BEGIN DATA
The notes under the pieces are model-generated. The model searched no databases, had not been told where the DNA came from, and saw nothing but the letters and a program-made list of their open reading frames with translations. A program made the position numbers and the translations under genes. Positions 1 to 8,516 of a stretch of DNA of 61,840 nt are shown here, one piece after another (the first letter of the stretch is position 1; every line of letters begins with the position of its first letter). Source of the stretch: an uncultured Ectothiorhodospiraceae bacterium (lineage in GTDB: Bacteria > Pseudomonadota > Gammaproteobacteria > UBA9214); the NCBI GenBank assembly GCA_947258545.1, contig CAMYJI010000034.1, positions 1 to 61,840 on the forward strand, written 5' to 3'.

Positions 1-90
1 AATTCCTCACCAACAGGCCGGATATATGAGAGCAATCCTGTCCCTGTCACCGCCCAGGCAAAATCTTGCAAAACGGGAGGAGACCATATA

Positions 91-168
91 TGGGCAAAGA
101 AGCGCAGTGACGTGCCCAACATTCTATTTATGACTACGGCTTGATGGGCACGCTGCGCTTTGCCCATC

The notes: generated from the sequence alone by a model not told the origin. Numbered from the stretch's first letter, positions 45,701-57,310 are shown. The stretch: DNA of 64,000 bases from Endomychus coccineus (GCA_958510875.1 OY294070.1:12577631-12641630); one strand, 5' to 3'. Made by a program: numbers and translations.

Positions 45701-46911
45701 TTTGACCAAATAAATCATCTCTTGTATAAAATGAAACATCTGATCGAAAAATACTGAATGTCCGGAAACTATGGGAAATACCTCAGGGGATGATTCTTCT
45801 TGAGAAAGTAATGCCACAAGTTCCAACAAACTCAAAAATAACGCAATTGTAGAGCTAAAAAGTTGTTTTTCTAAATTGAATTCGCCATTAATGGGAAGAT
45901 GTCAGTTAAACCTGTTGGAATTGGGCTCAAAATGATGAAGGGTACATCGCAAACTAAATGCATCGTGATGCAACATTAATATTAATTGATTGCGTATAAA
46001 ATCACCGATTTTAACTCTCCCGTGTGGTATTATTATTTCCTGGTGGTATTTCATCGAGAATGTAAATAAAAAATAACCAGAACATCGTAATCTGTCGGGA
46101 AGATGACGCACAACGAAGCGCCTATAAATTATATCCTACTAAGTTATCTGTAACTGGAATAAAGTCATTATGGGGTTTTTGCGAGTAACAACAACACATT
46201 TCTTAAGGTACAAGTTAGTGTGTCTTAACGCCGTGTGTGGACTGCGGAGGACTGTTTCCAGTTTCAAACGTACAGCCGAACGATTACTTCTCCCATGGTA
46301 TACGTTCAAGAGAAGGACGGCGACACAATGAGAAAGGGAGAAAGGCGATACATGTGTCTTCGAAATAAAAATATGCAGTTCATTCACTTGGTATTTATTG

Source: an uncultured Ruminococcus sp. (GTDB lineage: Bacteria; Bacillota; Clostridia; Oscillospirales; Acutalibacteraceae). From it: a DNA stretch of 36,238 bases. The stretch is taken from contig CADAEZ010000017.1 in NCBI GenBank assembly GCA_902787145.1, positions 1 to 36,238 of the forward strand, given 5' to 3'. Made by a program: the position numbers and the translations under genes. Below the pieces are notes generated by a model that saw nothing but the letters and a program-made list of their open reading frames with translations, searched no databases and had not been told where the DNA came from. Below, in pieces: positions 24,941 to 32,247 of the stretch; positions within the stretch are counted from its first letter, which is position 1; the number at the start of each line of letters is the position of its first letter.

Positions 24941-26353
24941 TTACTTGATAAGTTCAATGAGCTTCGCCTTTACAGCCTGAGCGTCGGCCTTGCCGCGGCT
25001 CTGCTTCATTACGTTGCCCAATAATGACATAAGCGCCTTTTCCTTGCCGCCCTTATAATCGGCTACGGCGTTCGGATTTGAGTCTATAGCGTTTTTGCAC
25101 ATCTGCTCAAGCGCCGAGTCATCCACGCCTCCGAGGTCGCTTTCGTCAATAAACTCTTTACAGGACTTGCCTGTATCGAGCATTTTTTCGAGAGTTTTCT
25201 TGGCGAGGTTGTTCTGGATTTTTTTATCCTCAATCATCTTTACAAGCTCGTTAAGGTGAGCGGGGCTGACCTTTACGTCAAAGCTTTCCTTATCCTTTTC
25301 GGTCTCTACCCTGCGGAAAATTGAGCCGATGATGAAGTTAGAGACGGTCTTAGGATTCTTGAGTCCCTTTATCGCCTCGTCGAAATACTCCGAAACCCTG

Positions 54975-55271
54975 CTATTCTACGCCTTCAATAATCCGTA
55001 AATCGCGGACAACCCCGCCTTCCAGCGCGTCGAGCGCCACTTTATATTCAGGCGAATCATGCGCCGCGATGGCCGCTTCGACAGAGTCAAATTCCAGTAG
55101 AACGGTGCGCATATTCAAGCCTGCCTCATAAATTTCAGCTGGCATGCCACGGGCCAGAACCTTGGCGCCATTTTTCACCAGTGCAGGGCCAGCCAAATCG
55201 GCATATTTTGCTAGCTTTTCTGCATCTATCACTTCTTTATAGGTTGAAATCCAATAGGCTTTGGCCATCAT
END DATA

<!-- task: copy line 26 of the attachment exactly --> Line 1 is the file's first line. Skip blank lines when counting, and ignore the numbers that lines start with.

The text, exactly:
55101 AACGGTGCGCATATTCAAGCCTGCCTCATAAATTTCAGCTGGCATGCCACGGGCCAGAACCTTGGCGCCATTTTTCACCAGTGCAGGGCCAGCCAAATCG